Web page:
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From: Sunny (pool-71-125-105-38.atl01.dsl-w.verizon.net)
Subject:         Re: I have let my son down
Date: February 12, 2008 at 12:15 pm PST

In Reply to: I have let my son down posted by Shannon/FL on February 3, 2008 at 10:42 pm:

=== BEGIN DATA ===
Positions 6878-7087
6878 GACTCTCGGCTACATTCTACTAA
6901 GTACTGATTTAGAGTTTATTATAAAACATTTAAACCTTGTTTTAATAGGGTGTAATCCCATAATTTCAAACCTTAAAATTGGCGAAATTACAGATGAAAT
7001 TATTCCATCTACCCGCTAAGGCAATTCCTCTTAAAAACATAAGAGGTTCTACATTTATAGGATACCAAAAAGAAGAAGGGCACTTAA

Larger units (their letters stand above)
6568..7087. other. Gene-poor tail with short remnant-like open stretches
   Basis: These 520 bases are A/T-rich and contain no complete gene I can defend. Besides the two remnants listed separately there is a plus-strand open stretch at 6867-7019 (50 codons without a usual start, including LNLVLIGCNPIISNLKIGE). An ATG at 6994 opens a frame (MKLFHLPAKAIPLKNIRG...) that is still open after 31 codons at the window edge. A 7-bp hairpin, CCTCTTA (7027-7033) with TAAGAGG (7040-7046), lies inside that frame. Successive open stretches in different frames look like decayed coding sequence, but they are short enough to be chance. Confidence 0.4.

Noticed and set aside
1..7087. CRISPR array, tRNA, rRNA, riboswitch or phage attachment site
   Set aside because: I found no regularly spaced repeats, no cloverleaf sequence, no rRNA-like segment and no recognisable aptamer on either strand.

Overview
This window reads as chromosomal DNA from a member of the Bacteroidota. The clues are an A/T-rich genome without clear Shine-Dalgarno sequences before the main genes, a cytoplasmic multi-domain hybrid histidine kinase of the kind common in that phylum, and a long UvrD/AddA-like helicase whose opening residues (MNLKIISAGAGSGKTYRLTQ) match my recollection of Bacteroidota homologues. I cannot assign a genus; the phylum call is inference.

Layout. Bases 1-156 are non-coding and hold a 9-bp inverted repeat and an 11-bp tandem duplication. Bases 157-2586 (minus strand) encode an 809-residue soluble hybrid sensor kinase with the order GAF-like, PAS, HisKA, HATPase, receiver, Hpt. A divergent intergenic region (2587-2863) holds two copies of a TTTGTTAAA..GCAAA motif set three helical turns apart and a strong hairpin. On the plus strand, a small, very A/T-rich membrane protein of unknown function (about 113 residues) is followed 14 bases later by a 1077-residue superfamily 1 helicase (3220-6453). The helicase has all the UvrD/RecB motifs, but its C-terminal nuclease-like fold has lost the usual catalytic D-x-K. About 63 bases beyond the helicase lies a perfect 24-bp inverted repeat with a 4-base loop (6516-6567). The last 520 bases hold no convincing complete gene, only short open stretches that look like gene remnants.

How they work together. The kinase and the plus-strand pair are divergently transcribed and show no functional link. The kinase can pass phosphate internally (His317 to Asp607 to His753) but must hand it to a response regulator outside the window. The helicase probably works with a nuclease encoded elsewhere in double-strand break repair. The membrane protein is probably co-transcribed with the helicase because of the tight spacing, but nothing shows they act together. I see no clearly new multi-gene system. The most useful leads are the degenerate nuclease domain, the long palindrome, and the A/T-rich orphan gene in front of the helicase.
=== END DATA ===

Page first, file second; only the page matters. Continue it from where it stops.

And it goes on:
I can relate to a lot of what you said, Shannon. I have 4 children, 2 boys, 2 girls. Their ages are 8,6, 5 and 2. We homeschool the boys (they are the older 2) and my sweet Emma, who is 5, loves to drag her books out with the boys to "do school". We have never had a set curriculum. We (my husband and I) decided what subjects we thought were most important for the ages our kids are and then hit the walmarts and clearance aisles of any store we could think of (Staples surprisingly had a good variety and reasonable prices). At the young age they are now, we find that daily math and writing are essential or they quickly forget. Also, once they learn to read, that needs to be very often if not daily so they don't regress. Other than that, we do the Pledge of Allegiance every morning before we start and when they finish their book work, I or my husband read aloud from a history book and we have a n open discussion about what we read. Then we finish up with reading aloud a Bible passage (we're old-fashioned Baptists :)) and have a discussion about that. All of this takes about 2 or 3 hours. We get up, eat, get dressed, clean rooms,etc. Then start school. That way, they know as soon as they get it done, they can go play. You mentioned about "unschooling", and I've heard several different definitions of this, some good, some not. But, you know, one of my favorite things about being a homeschool family is that our kids are always with one or both of us parents. Therefore, you can involve them in many aspects of day-to-day life. They are right there when I'm cooking, cleaning, driving, etc., so they (being children) are full of questions and if we as parents take the time to listen and treat them as the intelligent innocent beings they are, they can absorb so much. Those are the kind of lessons they don't really get at "school" and those lessons are just as important as learning how to add! :) Everywhere I go I get comments from people on how smart and well-behaved my kids are. In fact, a lot of people will say to me "You homeschool, don't you?" So, don't tell me there isn't an advantage to it! Right now it's hard, and it will be for as long as you do it, but it's one of those things that we will reap the rewards from later in life (and our kids certainly will, too) If your children are asking you to homeschool them, you must've done something right. There are books our there that you might want to read for yourself, for encouragement and just to get your own frame of mind positive. One author I read (Michael Pearl), said the number one rule of homeschooling is that it should be fun! Granted, there is work that has to be done, but if you can think of a fun way to teach it, then go for it! For example, you can teach a lesson on fractions while making cookies. Recipes are full of fractions! I'm sorry to have rambled on so, I just felt the need to reply to you. We have 6 people in our family and don't even bring home 20,000 a year, so I know about financial restraints! I have struggled with depression also. You just have to take it one day at time. I have one final suggestion and I hope you won't be offended. You could look into counseling. I don't know where you live, but most states have counseling available for little or no money. I did this a year ago and never paid a dime. I went to a psychotherapist for about 6 months. It may not help you at all or it may be the best thing you could do- for yourself. My counselor told me "You can't take great care of your kids if you won't take great care of yourself". Hang in there, and I hope something I've said can help you in some way. The fact that you are concerned shows how much you care about your family.


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